Viewed by 940
Abstract
We consider the design of a contest in which the prize may motivate not only productive efforts, but also some damaging aggressive behavior by contestants. The organizer must choose prizes and an enforcement regime defined as a limit on how much aggressiveness will [...] Read more.
We consider the design of a contest in which the prize may motivate not only productive efforts, but also some damaging aggressive behavior by contestants. The organizer must choose prizes and an enforcement regime defined as a limit on how much aggressiveness will be tolerated and the probability of inspection. When the value of contestants’ output is low, it may be optimal to motivate much less effort than first best because the prize spread necessary to induce higher effort necessitates a high level of enforcement, which is not worth the cost. On the other hand, when the output value is sufficiently high, it becomes optimal to offer a high prize spread to motivate substantial but still below first-best effort, with costly enforcement then being employed to constrain damaging aggressive behavior. Additionally, a less accurate inspection technology is associated with a tighter limit on aggressive behavior, and “zero tolerance” can be optimal if the aggressive behavior has no value. Full article
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14 pages, 314 KiB  
Article
Simple Mediation in a Cheap-Talk Game
by Chirantan Ganguly and Indrajit Ray
Games 2023, 14(3), 47; https://doi.org/10.3390/g14030047 - 02 Jun 2023
Viewed by 1088
Abstract
In the Crawford–Sobel (uniform, quadratic utility) cheap-talk model, we consider a simple mediation scheme (a communication device) in which the informed agent reports one of the N possible elements of a partition to the mediator and then the mediator suggests one of the [...] Read more.
In the Crawford–Sobel (uniform, quadratic utility) cheap-talk model, we consider a simple mediation scheme (a communication device) in which the informed agent reports one of the N possible elements of a partition to the mediator and then the mediator suggests one of the N actions to the uninformed decision-maker according to the probability distribution of the device. We show that no such simple mediated equilibrium can improve upon the unmediated N-partition Crawford–Sobel equilibrium when the preference divergence parameter (bias) is small. Full article
31 pages, 1917 KiB  
Article
Payment Systems, Supplier-Induced Demand, and Service Quality in Credence Goods: Results from a Laboratory Experiment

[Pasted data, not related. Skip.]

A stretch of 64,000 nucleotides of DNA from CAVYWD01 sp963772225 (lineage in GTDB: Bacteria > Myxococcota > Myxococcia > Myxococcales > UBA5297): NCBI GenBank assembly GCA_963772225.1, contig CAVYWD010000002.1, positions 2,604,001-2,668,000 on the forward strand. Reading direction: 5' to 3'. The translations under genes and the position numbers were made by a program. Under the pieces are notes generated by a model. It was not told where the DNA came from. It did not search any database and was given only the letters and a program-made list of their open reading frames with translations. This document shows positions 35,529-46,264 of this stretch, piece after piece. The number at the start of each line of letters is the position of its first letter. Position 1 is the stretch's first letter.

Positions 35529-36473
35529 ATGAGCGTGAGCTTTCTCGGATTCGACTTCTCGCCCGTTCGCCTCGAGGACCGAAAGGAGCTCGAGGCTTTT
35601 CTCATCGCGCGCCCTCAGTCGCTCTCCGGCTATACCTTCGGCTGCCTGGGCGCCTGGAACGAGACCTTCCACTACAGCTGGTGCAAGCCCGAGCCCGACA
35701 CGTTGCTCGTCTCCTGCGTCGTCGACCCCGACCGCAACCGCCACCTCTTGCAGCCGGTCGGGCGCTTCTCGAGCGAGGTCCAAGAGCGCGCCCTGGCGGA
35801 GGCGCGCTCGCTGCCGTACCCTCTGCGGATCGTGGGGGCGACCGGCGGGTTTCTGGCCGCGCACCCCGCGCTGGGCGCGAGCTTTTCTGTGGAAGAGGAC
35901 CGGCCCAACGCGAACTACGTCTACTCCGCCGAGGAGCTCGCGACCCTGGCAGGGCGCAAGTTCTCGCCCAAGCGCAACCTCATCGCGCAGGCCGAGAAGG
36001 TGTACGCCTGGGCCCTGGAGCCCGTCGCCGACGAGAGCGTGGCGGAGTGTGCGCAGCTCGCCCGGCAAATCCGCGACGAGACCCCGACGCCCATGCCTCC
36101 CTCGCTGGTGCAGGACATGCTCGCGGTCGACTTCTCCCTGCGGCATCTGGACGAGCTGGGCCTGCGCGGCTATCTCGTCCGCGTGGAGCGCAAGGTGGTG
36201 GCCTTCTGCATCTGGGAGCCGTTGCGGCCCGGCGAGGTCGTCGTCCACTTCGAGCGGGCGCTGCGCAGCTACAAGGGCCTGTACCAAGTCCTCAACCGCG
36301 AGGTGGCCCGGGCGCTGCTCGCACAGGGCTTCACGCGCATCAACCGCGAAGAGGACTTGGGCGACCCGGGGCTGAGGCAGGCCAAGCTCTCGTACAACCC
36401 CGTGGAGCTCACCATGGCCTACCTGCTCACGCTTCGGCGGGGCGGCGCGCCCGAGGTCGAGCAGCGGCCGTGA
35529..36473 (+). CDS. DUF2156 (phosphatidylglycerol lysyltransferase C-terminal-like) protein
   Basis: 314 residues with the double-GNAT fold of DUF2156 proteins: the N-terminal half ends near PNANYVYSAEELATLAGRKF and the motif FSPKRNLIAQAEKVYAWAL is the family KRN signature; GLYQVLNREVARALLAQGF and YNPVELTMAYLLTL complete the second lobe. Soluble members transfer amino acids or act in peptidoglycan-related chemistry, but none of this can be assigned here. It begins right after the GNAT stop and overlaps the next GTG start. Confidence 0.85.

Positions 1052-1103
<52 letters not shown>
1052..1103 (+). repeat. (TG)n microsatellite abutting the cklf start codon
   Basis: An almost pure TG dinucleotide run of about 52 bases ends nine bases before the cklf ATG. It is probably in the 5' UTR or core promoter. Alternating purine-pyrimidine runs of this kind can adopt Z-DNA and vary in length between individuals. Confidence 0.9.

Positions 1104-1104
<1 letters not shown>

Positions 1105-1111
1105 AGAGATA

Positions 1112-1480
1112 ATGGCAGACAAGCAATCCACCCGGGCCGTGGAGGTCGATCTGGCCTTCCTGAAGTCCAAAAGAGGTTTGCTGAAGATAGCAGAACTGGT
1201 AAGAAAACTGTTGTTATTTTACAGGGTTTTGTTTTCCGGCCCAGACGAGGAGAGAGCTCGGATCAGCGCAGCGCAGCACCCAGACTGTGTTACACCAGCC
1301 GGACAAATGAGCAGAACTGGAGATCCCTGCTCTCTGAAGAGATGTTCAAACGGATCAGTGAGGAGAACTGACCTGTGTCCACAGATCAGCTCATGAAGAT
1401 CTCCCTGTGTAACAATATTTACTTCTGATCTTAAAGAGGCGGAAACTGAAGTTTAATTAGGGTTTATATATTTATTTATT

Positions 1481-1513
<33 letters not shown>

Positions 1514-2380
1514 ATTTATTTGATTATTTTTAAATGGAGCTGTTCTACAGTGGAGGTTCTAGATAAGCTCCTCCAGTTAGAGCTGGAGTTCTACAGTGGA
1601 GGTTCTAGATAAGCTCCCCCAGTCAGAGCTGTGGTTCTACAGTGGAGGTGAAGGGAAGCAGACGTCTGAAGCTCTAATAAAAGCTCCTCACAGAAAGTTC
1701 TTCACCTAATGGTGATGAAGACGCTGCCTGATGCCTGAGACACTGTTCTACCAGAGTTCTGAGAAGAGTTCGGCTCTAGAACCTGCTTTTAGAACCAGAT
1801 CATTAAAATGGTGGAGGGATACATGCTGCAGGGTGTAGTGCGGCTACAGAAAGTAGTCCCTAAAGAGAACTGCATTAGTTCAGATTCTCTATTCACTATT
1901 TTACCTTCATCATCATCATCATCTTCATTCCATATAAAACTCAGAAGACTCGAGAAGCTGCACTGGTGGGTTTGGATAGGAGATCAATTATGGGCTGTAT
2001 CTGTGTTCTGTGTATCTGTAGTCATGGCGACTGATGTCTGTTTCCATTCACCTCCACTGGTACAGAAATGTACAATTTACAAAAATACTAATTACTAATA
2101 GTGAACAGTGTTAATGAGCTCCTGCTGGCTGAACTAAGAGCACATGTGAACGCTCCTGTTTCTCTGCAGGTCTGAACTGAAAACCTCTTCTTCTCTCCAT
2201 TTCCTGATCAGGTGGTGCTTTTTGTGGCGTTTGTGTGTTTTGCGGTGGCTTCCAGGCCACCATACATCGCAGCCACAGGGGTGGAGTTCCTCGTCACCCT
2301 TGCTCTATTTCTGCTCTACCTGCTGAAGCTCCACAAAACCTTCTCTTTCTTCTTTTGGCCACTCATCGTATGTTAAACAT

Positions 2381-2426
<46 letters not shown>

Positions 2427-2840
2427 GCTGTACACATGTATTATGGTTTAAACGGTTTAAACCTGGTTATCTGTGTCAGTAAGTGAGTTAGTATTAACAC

by Manela Karunadasa, Katri K. Sieberg and Toni Tapani Kristian Jantunen
Games 2023, 14(3), 46; https://doi.org/10.3390/g14030046 - 31 May 2023
Viewed by 1406
Abstract
This experiment examines the relationship between payment systems and the quality and quantity of services provided in credence goods markets. By using a real-effort task to stimulate the decision making of service providers, the study finds that payment systems do indeed have an [...] Read more.
This experiment examines the relationship between payment systems and the quality and quantity of services provided in credence goods markets. By using a real-effort task to stimulate the decision making of service providers, the study finds that payment systems do indeed have an impact on service provision. Specifically, providers in fee-for-service systems over-provide, while those in salary systems under-provide services. Additionally, there is a lack of alignment between the services provided under fee-for-service and the actual needs of customers, resulting in a substantial loss of customer benefits under fee-for-service in comparison to under salary. The study also finds that providers in fee-for-service systems perform more faulty tasks than those in salary, indicating that they may prioritize quantity over quality in their services. As for insurance, the results of this study show no significant effect of insurance on the number of services provided; however, customers without insurance received significantly more faulty tasks. Based on these results, the study concludes that payment systems play an important role in determining the quality and quantity of services provided in credence goods markets. Overall, this study highlights the need for a better alignment between customer needs and services provided under fee-for-service systems. Full article